“Still Alive” by Scott Siskind, better known as “Scott Alexander” (@slatestarcodex). This really struck a chord, and if you are considering growing your audience or “platform,” make this essay part of your required reading. This bullet will be a bit longer and more heated than usual, as it reopened old wounds.
Some of my dear friends are journalists, and they’re wonderful people. They measure twice and cut once. They are thoughtful, unrushed, and considerate, despite organizational pressure and incentives to be the opposite. That takes extraordinary discipline, and it’s fucking hard. It isn’t the path of least resistance, and I admire the hell out of them for doing what is right, despite the uphill path. This includes some amazing humans at the NYT. This praise doesn’t mean that they write fluff pieces; it means they aim to be fair and humane and take the time necessary to think about ethics and the Golden Rule.
That said, there is a great-to-terrible spectrum for any professional group, including surgeons, elementary school teachers, politicians, hot dog vendors, and, yes, even journalists. There are people in all walks of life who are spiteful, narcissistic, harried, or simply uncaring. They do what is easiest and best for them personally, and what is expedient, without thought to those vulnerable to their mistreatment. Perhaps it’s from fatigue, perhaps it’s from outside pressure, perhaps it’s from ill will, but the outcomes are often the same. Sadly, there are journalists who earn a living by repeatedly earning trust and betraying it; they are a minority, but they clearly exist. I don’t say this about anyone referred to in Scott’s essay, as I’m not in the know, but based on my personal experience with hundreds of interviews over 10+ years, plus other authors’ similar experiences. There are great people in the unlikeliest of places, and there are bad apples at even the best publications. Don’t assume a good masthead means you are in safe hands.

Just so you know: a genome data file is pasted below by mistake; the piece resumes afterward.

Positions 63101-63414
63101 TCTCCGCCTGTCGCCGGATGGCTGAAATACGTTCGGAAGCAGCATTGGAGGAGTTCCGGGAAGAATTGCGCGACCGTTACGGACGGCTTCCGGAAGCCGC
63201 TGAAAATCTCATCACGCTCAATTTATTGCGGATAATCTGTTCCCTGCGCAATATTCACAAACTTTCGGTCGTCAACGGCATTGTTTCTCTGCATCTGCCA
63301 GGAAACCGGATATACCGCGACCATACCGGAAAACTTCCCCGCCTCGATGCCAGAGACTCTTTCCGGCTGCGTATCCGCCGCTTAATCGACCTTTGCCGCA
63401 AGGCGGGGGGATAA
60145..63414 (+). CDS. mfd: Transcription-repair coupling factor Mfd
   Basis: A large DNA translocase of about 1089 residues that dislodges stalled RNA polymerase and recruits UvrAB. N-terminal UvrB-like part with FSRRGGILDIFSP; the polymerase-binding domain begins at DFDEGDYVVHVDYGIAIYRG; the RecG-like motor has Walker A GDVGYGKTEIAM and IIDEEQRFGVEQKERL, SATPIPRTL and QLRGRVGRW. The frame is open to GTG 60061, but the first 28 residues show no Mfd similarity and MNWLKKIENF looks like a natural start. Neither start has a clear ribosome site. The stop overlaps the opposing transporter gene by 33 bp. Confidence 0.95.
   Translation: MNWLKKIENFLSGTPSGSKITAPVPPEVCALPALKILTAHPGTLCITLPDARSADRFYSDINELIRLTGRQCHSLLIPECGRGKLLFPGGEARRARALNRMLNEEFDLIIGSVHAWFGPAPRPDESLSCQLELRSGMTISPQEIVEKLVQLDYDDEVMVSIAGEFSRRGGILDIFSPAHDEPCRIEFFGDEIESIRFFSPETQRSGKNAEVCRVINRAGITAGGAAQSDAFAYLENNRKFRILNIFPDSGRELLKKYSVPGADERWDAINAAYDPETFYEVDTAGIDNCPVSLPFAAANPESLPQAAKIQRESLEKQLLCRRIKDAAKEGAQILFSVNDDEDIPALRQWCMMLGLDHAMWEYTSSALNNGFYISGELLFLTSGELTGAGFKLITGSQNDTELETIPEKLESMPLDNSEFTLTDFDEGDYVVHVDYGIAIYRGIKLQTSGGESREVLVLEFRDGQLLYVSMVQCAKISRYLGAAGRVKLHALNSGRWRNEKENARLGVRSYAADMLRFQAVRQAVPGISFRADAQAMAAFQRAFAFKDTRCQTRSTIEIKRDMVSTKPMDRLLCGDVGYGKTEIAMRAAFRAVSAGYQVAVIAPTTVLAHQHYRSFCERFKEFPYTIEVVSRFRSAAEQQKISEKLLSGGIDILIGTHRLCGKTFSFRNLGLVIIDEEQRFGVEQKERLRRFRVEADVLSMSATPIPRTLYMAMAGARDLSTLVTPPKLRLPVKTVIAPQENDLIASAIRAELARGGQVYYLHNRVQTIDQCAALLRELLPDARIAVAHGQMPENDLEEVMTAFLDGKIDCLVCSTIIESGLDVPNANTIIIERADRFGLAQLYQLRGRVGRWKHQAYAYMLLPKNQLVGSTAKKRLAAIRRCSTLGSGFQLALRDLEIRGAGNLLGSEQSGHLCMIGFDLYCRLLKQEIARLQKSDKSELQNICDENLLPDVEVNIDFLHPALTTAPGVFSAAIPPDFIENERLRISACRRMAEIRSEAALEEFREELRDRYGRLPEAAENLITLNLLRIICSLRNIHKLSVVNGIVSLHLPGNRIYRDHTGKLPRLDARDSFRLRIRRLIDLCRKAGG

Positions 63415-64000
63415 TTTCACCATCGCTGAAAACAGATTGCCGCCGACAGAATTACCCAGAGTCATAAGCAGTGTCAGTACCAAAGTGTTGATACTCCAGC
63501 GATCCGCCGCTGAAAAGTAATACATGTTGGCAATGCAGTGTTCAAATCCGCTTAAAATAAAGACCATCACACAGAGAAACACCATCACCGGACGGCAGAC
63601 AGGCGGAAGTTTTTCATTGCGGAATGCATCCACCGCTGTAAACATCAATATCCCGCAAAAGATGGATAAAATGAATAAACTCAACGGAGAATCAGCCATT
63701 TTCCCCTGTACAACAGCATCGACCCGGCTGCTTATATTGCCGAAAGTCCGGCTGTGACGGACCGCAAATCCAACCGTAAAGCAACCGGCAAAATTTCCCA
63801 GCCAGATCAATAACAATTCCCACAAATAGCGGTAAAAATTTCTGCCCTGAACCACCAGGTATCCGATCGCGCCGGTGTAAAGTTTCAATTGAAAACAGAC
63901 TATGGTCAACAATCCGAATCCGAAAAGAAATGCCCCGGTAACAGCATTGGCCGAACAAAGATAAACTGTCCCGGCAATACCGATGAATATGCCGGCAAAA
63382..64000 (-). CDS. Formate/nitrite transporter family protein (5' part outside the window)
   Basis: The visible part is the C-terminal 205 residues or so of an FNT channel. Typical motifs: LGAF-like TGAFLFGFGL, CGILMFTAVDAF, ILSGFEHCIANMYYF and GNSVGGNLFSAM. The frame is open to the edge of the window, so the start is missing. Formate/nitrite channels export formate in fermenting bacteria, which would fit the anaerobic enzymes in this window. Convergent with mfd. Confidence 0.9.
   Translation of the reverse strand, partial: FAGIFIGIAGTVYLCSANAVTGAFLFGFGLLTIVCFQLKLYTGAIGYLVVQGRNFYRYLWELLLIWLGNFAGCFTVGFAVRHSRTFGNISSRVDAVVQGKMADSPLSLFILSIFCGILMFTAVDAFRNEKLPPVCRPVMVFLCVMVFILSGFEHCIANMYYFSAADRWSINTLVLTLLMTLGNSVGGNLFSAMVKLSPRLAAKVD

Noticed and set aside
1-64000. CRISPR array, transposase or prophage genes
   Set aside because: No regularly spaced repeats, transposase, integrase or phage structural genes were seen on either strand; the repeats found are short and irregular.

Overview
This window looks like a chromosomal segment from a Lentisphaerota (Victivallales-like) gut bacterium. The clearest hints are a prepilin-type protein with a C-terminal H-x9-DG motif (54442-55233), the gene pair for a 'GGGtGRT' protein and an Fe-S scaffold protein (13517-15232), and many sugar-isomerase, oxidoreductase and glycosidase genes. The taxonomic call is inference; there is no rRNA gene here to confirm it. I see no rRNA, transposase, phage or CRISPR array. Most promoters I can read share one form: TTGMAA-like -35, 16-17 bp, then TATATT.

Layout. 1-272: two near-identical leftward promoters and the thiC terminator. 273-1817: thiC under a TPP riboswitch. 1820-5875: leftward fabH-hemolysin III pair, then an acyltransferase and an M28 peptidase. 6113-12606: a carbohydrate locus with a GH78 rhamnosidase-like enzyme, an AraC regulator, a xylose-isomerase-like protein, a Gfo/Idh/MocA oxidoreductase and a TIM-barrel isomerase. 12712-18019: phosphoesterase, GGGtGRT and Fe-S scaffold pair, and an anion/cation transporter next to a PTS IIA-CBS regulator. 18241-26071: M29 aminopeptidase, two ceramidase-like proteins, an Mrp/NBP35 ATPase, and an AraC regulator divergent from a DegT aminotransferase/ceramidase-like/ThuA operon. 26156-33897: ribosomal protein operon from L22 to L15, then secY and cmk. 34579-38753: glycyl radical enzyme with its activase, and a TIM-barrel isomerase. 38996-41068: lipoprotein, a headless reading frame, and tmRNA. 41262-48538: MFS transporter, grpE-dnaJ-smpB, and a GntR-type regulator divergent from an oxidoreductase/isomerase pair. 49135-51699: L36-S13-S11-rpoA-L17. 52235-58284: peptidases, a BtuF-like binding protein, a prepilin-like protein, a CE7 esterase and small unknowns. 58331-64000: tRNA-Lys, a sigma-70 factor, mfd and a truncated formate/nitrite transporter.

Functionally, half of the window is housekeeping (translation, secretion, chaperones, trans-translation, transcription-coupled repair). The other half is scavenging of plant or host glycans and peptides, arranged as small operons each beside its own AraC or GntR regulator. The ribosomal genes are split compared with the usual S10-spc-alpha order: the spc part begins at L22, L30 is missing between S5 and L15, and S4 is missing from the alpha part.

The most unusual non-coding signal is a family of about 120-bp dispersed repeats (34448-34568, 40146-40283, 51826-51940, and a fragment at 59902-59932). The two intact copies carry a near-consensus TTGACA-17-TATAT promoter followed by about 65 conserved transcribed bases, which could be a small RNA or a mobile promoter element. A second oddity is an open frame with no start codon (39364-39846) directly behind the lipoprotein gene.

This entire essay by Scott can serve as a cautionary tale about public exposure, fame, privacy, and living life. The “don’t kick me in the balls” section speaks to deeper truths and risks of the spotlight. Personally, I’ve been misquoted by tier-one newspapers and even threatened by one writer at a newspaper of record. Why was I threatened? Because I asked that he only include my answers if he quoted them in full, instead of pulling single sound bites out of context, which he’d done before. This was for an online piece, so there were no space constraints. He got very upset and wrote directly, “You are not in control,” and proceeded to explain the power dynamic. Endearing, eh? I immediately saved and drafted that exchange as a just-in-case blog post, which I still have. Thankfully, I didn’t need it then, and I can only guess that he realized the liability of explicitly typing what he did. That’s an edge case. There are tougher cases that don’t leave as obvious a paper trail. For example, I’ve had fact-checkers at a magazine famous for fact-checking *not* make the corrections I provided via phone, which resulted in a grossly inaccurate profile that will sit in Google results for years and probably decades. Lesson learned: only do fact-checking via email. For these reasons and more, I rarely do print interviews any longer, and if I do, I use email or insist on also having recordings of the conversations. Pro tip: ensure you ask to record on your side and have your own audio (via Skype, QuickTime, Zoom, or other), as I’ve also had several writers promise to send their audio and then never do so, despite multiple follow-ups. As Mike Shinoda (@mikeshinoda) says in Fort Minor’s “Get Me Gone”:
“After that I made it a rule:
I only do E-mail responses to print interviews
Because these people love to put a twist to your words
To infer that you said something fucking absurd
Now I’ve got the interviews on file
Which people said what, which number to dial”
Again, in the world of media, as in any group of humans, there are the good, the bad, and the ugly. There are some beautiful humans and some deplorable humans, and a vast majority fall somewhere in between, depending on which side of the bed they wake up on. Plan accordingly. And if you want more scary bedtime stories, alongside some tactical points, consider reading 11 Reasons Not to Become Famous.
Fame, even micro-celebrity, is like a razor-sharp scalpel with no handle; it easily cuts both ways.
[This post originally appeared in the “5-Bullet Friday” newsletter.]